Two-Year Old Homeschool Preschool | Meekly Loving by Sydney Meek

Two-Year Old Homeschool Preschool

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Two-Year Old Homeschool Preschool | Meekly Loving by Sydney Meek

I thought I would share what we do for homeschool preschool right now! Just a disclaimer: every kid, especially at two-years old, is going to learn differently, and what works for some may not work for all. My daughter LOVES to learn, and would sit at her desk for hours if I let her, so having a structured “school time” is what works best for us! I’ll link everything I can throughout the post, but I will also have everything linked together at the end for your convenience.


Memory verse
Bible story
Coloring sheet
Tracing practice
Blanket activity


We use the ABCs of God’s Attributes cards from Tiny Theologians. Each card explains how God is all-knowing or faithful, for example, and includes a bible verse. We work through one letter at a time, and I will draw it on the chalkboard and have my daughter trace and re-write the letter for practice, then we’ll practice the verse with simple hand motions I come up with to help make memorization easier. Once she has a verse down, we move onto the next letter!


My absolute favorite children’s bible is the Jesus Storybook Bible, which we read every single night, but for our schooltime we like to use this hands-on bible. Each story is only a few pages long, and has stopping points with fun ways to interact with what’s going on in the story (for example, it asks you to act like your favorite animal when discussing God’s creation of the earth). At the end of each story, it has a “Jesus connection,” an easy activity, song, talking points, and prayer. I love that there is no prep-work for me to do beforehand! I also put together a blog post with some of our favorite biblical resources for littles.


I wanted to incorporate coloring into our routine, just for the sake of practicing coloring inside the lines. My daughter likes to rush through coloring pages and will flip through a book with only a single crayon streak on each page, so I thought this would be a good exercise for focused practice. We’ll rip a page or two out of a coloring book, then use crayons, markers, stamps or stickers, just depending on what we’re feeling that day! Isn’t that the beauty of homeschool?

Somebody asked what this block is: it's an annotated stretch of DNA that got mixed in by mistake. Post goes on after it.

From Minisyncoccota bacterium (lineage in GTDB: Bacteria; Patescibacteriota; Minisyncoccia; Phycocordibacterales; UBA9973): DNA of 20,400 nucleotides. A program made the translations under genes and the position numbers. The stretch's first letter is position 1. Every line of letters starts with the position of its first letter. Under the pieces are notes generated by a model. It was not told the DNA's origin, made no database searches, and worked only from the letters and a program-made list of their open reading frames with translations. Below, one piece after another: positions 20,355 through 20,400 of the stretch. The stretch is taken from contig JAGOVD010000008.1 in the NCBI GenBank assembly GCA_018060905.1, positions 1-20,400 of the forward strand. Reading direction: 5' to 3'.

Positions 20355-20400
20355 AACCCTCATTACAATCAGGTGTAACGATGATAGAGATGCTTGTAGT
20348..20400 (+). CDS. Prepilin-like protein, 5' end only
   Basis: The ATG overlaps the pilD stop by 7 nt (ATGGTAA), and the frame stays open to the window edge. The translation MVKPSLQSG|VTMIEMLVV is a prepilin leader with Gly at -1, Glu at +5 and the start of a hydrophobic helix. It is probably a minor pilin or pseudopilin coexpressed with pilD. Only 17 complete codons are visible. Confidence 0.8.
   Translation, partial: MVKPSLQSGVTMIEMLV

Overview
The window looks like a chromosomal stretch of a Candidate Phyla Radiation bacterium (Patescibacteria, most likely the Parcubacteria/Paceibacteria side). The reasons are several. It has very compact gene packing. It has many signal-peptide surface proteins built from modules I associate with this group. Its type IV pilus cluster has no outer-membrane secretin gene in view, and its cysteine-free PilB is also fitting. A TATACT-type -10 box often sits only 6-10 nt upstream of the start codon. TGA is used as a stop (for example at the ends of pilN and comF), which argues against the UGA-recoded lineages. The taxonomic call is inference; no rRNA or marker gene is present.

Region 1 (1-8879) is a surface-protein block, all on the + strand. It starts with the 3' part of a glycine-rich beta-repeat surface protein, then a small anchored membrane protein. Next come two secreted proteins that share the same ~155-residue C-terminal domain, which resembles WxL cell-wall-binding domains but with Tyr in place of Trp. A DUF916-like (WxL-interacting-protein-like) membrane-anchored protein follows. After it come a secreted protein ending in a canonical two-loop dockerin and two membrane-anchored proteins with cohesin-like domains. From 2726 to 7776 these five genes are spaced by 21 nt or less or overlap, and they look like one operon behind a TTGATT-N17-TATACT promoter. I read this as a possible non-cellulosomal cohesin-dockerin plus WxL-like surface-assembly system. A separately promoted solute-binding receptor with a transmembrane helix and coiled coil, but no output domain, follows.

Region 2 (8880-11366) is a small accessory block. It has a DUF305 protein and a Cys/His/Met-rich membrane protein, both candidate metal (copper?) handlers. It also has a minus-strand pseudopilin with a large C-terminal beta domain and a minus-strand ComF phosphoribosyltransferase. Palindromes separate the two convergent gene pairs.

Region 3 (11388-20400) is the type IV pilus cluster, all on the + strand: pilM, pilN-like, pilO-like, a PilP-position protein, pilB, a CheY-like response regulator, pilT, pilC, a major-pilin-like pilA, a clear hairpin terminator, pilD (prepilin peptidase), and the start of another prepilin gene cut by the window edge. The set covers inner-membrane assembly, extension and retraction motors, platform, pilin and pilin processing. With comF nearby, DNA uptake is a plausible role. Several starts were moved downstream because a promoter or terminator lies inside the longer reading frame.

I just grabbed an old 3-ring binder we already had with the sleeves inside and created sheets on Canva with my daughter’s name, alphabet and numbers for her to trace. I also found some sheets on Etsy or google to print out and practice tracing lines and shapes as well. We use these washable dry erase markers, because they actually come out of her clothes, unlike expo markers (I learned this the hard way). Sometimes we will pull out one of our puzzles to use alongside our worksheets, or these dot stickers are a good tool, too for matching letters or numbers (and come in a pack of over 1,000!) We also have a giant dry-erase tracing workbook from Costco, which I couldn’t find online, but I found two separate ones that look like the same thing, just split into two. I’ll link them here and here.


I wrote about blanket time in this blog post here, which is something we’ve implemented since my oldest daughter was 6 months old. It’s a great way to teach little ones about the boundary of the blanket, time (via timer or whenever we say she’s done) and self-entertainment with 1-2 toys. We now use blanket time during our school routine for playing with messy or small toys with tiny parts. I’ll list a bunch of ideas I have below:


If we have time at the end, we’ll do a craft  —  or we completely skip the blanket activity if I know it’s going to take a while. I have a pinterest board with ideas that I add or rotate through depending on the time of year or holidays coming up, but you are free to check them out! We’ll play with paint, make birthday cards for friends, or do a fun craft I find on pinterest!

All of this typically takes us 30 minutes to an hour, which is another beauty of homeschooling (especially in these pre-school years) because there is no right or wrong way to learn. This structure is what I’ve found works best for my daughter currently at 2-years old, and it’s nice to have full flexibility if we need to make any changes or adjustments. I hope this was helpful! Let me know what activities you do with your kiddos or if you homeschool them!

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